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  • New study shows bipolar treatment gene link

    Author: AAP

Research led by the University of Adelaide has revealed why lithium is effective on some bipolar patients and not others.

Patients with bipolar disorders who also carry genes linked to schizophrenia are less likely to respond to leading bipolar medication, a new study has found.

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Researchers have discovered why the mood-stabilising drug lithium has only worked for about 30 per cent of patients suffering manic and depressive episodes.

An international consortium, led by a professor from the University of Adelaide, says the findings could affect the quality of life for people with the significant mental health condition.

"These findings represent a significant step forward for the field of translational psychiatry," the university's Professor Bernhard Baune said.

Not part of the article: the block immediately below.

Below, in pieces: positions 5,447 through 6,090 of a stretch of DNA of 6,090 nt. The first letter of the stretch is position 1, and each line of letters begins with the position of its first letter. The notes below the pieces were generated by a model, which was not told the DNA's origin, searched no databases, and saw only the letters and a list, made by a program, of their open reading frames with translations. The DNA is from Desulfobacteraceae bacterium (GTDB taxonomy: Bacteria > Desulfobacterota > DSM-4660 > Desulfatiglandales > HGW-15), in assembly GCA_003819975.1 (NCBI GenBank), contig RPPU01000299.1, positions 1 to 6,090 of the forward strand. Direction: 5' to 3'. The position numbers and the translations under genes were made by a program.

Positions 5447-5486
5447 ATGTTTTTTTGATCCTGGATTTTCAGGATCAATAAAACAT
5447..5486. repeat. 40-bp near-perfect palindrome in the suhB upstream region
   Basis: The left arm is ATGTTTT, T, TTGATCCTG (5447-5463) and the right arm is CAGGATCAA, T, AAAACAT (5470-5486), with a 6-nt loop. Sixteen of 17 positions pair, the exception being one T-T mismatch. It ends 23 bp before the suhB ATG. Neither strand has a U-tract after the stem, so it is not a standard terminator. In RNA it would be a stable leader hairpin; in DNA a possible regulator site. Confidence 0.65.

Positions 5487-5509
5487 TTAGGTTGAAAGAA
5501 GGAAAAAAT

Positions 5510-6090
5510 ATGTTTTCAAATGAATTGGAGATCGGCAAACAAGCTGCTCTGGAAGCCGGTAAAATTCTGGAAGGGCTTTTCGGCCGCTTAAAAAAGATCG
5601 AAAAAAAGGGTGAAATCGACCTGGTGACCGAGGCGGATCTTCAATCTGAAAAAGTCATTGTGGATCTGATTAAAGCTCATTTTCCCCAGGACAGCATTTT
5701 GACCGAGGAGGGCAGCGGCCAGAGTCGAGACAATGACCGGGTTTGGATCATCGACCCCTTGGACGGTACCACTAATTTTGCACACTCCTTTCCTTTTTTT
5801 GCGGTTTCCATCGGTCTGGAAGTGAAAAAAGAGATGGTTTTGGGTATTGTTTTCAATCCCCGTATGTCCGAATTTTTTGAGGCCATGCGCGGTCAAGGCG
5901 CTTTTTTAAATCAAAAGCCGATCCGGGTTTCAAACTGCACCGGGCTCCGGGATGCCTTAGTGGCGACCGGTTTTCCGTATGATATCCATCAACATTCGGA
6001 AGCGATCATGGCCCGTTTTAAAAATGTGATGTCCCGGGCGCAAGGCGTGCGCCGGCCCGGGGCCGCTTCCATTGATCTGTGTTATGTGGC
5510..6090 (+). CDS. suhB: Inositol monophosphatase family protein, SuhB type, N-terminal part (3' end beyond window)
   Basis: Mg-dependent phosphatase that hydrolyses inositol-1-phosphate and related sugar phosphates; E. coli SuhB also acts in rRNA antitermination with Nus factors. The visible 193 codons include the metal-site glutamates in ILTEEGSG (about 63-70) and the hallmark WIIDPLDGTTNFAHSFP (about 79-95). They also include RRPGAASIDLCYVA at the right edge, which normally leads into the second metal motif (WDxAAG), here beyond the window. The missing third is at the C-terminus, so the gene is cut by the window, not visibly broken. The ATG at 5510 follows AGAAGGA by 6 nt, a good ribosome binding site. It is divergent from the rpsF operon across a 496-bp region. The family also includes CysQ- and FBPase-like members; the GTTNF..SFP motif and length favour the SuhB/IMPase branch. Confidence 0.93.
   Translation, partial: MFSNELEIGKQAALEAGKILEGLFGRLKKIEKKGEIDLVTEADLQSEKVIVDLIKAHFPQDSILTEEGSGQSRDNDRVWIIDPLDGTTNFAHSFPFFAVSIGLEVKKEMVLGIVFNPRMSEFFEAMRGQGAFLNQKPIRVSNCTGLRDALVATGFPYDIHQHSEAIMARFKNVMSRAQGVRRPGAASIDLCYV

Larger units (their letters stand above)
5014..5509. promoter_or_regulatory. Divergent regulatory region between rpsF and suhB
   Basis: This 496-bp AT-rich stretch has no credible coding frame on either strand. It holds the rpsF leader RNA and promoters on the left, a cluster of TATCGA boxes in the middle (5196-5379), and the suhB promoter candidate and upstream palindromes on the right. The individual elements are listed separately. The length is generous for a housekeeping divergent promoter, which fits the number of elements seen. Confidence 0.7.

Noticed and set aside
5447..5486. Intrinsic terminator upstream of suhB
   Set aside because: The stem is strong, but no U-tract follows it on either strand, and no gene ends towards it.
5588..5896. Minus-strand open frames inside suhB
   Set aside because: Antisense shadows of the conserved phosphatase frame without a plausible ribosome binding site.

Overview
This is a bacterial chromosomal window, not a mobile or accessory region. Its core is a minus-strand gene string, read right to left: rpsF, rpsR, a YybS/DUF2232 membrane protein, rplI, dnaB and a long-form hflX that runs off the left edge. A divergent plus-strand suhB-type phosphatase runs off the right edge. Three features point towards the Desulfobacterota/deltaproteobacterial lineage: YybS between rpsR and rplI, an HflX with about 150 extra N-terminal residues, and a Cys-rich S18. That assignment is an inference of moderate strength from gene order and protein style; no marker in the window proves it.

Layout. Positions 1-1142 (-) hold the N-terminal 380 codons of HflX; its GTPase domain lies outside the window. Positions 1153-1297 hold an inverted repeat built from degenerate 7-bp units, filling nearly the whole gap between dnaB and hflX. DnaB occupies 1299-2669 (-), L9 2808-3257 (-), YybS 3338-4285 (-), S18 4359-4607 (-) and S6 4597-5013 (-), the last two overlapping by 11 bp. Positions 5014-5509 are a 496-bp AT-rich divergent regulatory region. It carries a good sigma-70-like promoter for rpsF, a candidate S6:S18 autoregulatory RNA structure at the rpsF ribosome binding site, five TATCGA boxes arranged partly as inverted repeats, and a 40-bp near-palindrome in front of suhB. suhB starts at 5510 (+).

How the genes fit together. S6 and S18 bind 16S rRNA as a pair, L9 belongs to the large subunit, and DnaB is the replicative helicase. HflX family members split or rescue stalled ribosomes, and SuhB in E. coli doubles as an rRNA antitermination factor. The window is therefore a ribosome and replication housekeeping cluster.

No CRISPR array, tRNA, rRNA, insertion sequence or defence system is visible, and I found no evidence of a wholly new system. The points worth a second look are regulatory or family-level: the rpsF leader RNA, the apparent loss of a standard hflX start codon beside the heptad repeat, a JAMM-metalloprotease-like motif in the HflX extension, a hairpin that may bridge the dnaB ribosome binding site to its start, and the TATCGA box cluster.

"This doesn't mean that the patient also has schizophrenia - but if a bipolar patient has a high gene load of schizophrenia risk genes, our research shows they are less likely to respond to mood stabilisers such as lithium."

Understanding the biological properties of the drug, which had the ability to decrease the risk of suicide, was vital, Prof Baune said.

"In conjunction with other biomarkers and clinical variables, our findings will help to advance the highly-needed ability to predict the response to treatment prior to an intervention," he said.

The research findings have been published on Thursday in the journal JAMA Psychiatry.


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